Favorite Lake Powell Pictures

I enjoy the process of taking pictures. I usually try to compose an image and then take the picture with some hope the image I get will match the one I envisioned.

Back when I started with photography in the 7th grade, I was fortunate that my junior high school had a darkroom complete with enlarger. But, composing the picture was just the beginning. You had to develop the film. And that starts with learning how to unload the exposed film from your camera and wind it on a spool that goes into a light-tight can. But, you have to do this in pitch darkness so stray light won’t fog the film.  It’s done by sense of touch and could be frustrating when the film refuses to feed smoothly into the spool.

Then, you pour various chemicals into the can spinning the spool around to develop the film. When done, you open the can and take out a film strip with negatives (whites are black and blacks are white, and no, I could not afford color film or processing but those negatives show “negative” color for the three primary colors used).

Using the enlarger, you expose the print paper for a few seconds to light that you shine through the negative. This creates a negative, negative so once again black is black and white is white. But, when you turn off the enlarger light, there is no image visible on the paper. You have to take the paper and slosh it in trays of similar chemical solutions to get a print. There is magic in watching a piece of white paper slowly transform into an emerging image that finally comes into sharp focus.

The time from composing a picture to seeing the print for the first time was often several weeks as it took me awhile to shoot a roll of 12 images. I was very deliberate of what I took pictures of due to the cost of film and the labor of creating a print.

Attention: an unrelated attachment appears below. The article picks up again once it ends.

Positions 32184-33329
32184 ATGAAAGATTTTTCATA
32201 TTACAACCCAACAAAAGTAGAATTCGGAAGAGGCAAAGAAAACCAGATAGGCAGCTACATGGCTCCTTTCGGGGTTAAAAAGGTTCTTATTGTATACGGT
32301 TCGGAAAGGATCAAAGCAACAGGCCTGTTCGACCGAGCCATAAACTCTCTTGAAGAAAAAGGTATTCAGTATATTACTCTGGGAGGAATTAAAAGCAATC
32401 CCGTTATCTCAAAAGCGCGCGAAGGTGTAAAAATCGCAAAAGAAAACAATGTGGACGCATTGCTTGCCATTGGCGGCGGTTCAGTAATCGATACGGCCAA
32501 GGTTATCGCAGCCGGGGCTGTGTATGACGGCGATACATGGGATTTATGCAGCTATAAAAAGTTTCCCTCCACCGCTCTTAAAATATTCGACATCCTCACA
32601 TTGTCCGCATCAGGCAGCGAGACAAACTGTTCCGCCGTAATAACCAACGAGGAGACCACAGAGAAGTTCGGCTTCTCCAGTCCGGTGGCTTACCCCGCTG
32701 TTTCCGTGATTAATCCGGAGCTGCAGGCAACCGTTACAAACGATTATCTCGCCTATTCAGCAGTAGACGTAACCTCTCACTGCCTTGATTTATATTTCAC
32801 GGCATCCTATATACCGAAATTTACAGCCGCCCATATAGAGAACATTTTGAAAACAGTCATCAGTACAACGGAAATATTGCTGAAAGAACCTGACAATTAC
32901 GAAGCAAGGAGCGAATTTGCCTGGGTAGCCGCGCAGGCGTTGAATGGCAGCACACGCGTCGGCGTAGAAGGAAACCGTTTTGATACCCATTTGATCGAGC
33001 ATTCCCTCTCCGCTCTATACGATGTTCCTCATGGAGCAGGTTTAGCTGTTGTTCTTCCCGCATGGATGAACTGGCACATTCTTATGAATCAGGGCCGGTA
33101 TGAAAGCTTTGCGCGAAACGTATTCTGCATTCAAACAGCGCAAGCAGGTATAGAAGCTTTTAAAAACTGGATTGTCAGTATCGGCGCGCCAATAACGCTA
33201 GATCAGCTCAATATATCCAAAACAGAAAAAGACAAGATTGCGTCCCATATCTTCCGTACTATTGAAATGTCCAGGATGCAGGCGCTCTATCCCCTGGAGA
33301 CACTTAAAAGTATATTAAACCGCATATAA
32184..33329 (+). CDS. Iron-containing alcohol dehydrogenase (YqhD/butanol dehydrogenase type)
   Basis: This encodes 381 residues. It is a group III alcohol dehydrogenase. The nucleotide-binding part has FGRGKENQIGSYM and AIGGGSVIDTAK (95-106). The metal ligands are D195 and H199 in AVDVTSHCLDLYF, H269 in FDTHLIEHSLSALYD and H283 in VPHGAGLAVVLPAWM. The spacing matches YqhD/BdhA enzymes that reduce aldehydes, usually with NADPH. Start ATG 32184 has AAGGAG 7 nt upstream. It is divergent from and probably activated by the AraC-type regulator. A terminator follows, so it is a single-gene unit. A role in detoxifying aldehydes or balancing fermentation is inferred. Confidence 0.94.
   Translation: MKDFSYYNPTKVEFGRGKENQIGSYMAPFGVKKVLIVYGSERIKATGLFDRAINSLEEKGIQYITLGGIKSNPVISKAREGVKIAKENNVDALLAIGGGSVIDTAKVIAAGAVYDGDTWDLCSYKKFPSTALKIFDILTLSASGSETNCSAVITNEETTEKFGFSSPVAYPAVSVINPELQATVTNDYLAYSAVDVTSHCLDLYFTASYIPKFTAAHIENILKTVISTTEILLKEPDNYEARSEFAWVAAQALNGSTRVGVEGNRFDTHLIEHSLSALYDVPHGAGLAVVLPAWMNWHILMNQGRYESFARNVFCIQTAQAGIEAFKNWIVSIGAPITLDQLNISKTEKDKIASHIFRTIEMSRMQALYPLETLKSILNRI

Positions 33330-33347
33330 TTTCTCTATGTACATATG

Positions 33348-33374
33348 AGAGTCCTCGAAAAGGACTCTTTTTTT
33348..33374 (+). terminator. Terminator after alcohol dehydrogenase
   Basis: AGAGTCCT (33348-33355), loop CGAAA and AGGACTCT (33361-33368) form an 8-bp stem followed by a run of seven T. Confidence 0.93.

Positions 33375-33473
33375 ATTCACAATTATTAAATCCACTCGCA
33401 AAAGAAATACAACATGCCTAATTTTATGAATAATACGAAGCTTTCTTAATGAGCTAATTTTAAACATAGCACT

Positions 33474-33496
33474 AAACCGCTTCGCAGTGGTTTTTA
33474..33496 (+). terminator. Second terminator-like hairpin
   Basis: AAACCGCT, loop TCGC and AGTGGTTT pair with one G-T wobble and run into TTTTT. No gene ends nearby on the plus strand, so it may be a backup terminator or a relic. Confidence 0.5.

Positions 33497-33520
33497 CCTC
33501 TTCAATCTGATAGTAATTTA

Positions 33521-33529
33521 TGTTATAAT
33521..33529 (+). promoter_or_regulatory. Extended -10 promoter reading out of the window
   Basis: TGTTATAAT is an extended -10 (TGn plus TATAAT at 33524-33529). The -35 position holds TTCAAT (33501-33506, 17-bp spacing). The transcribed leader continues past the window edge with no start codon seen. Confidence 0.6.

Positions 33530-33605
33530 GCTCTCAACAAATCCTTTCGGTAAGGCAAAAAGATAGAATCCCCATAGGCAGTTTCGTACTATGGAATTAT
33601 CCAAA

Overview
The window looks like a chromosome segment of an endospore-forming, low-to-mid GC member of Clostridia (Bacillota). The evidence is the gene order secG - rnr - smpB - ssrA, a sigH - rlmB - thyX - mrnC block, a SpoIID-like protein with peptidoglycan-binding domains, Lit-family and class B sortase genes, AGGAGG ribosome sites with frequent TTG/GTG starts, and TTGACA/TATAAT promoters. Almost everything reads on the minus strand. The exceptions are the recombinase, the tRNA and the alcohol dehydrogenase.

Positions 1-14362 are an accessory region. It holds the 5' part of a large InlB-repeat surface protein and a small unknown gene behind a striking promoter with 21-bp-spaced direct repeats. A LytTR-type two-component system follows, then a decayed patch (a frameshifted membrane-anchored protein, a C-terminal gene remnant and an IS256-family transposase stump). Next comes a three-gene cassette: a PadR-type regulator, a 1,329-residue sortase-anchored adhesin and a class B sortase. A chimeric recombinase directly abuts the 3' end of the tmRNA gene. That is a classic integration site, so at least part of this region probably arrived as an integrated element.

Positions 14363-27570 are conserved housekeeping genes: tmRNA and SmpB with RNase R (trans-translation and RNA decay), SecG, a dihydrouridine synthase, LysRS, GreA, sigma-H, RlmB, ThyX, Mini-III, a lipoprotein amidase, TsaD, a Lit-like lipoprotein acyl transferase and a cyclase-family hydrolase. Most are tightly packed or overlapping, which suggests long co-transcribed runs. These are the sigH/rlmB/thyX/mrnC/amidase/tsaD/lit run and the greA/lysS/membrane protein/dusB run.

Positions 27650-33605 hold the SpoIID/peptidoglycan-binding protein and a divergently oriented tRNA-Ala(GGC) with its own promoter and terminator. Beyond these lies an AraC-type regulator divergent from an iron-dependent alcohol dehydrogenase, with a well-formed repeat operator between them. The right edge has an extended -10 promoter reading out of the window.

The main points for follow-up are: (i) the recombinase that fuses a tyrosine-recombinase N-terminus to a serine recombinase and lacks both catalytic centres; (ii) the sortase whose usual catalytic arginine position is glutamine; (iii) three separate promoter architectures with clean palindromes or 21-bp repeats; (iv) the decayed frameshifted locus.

Today, with digital imaging, I get to see the picture “immediately” and I shoot many more pictures than I did with film. As with film, what I get is never quite what I saw in my mind’s eay. Sometimes its better.

Here are my favorites. And this link takes you to some more from Devin.








Two Gallons

If it was two gallons of gas, it would cost about $7.00 today in Denver, CO.

In my case, the two gallons is the total amount of blood I’ve donated so far. The value of my two gallons is likely quite a bit north of $7.00 to those in need.

If you aren’t a blood donor, you can be. If you really have a phobia about needles (like I had), giving blood will help you get over that phobia. I don’t get weak in the knees anymore at the sight of a needle, (but I don’t watch them put it in either).  🙂






Colorado Mountains at Thanksgiving

2011-11-25 Colorado Thanksgiving Mountains

We took a ride up to Golden Gate State Park and continued on CO-119 on Saturday. It was a day with really clear skies the color of blue you only see at 8000 feet or more. The wind was blowing the snow off the peaks creating the only clouds in the sky. Tis a priviledge to live in Colorado.

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Life Reports, David Brooks, New York Times

David Brooks asked people over 70 to write “life reports” and send them to him.  He has posted several on his blog.  I find them fascinating.